Dear Dr. Hamblin,
My partner and I are both blind. Since March, our primary means for getting anywhere has been walking. We haven’t ridden public transit and very rarely ride as a passenger in a car. However, we do have two tandem bikes. In normal times, our sighted friends would captain them (which is to say, be the front riders). Because this is an outdoor activity, and not face-to-face, we are wondering what the level of risk would be if both riders were masked. Is it safe to go tandem biking?
For all the volumes of research that have been published on COVID-19 so far, none has specifically focused on tandem bicycles. The Centers for Disease Control and Prevention has issued no guidelines. But we’re all making decisions based on imperfect information these days, and I think we know enough to confidently apply some other studies to your scenario.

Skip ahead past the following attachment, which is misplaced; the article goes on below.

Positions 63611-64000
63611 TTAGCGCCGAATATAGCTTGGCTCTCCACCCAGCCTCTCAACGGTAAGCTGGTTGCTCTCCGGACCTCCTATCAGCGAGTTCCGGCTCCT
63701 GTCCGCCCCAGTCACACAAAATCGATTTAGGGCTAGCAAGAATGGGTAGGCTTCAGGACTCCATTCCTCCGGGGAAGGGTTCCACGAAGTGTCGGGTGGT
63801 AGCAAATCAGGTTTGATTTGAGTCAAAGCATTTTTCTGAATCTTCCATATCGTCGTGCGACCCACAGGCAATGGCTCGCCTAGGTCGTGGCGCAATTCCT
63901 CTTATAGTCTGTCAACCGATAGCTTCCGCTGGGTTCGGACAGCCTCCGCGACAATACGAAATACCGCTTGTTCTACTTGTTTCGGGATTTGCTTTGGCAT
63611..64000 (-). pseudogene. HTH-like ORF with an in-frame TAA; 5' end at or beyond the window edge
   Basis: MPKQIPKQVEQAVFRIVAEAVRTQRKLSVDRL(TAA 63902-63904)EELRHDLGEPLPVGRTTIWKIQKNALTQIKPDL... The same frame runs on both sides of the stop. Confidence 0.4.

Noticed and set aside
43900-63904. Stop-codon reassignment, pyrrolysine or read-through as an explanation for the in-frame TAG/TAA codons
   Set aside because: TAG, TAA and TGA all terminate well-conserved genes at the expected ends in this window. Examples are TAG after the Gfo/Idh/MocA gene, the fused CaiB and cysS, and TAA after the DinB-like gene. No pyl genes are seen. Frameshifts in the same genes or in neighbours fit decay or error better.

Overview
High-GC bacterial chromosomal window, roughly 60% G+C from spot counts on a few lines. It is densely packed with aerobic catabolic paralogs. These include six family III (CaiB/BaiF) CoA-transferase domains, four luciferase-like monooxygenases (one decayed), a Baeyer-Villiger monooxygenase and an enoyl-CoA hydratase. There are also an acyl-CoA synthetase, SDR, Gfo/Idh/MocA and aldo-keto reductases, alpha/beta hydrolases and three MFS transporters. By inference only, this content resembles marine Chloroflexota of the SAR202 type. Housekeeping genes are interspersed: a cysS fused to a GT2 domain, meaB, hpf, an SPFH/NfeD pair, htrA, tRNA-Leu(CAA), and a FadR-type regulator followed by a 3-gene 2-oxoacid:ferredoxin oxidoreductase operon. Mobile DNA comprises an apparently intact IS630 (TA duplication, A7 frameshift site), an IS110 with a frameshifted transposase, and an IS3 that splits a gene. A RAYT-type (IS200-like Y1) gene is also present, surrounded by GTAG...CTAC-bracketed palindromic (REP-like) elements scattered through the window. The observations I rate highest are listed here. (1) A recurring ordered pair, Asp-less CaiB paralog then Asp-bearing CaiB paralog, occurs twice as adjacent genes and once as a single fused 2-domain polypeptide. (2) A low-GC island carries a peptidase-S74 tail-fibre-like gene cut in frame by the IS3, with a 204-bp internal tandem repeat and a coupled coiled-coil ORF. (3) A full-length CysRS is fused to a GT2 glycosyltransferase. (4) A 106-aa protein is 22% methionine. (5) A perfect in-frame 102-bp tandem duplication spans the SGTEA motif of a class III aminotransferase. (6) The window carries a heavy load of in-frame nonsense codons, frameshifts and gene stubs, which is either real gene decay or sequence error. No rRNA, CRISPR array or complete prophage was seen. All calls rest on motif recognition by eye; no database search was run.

Generally speaking, biking is an ideal pandemic activity. It’s a great transportation alternative to riding in a car, and the presence of the bike itself mostly enforces physical distancing. Cycling has proved so opportune for the moment that in many places, the demand for bikes and the subsequent strain on the supply chain has made a decent bike almost as hard to come by as hand sanitizer that doesn’t smell like urinal cakes and vodka. I’m far from the only person endorsing pandemic cycling; in July, New Yorkers recorded 80 percent more bike rides in the exercise app Strava than they did at the same time last year. Riding a bike feels manifestly good in a world where almost nothing else does.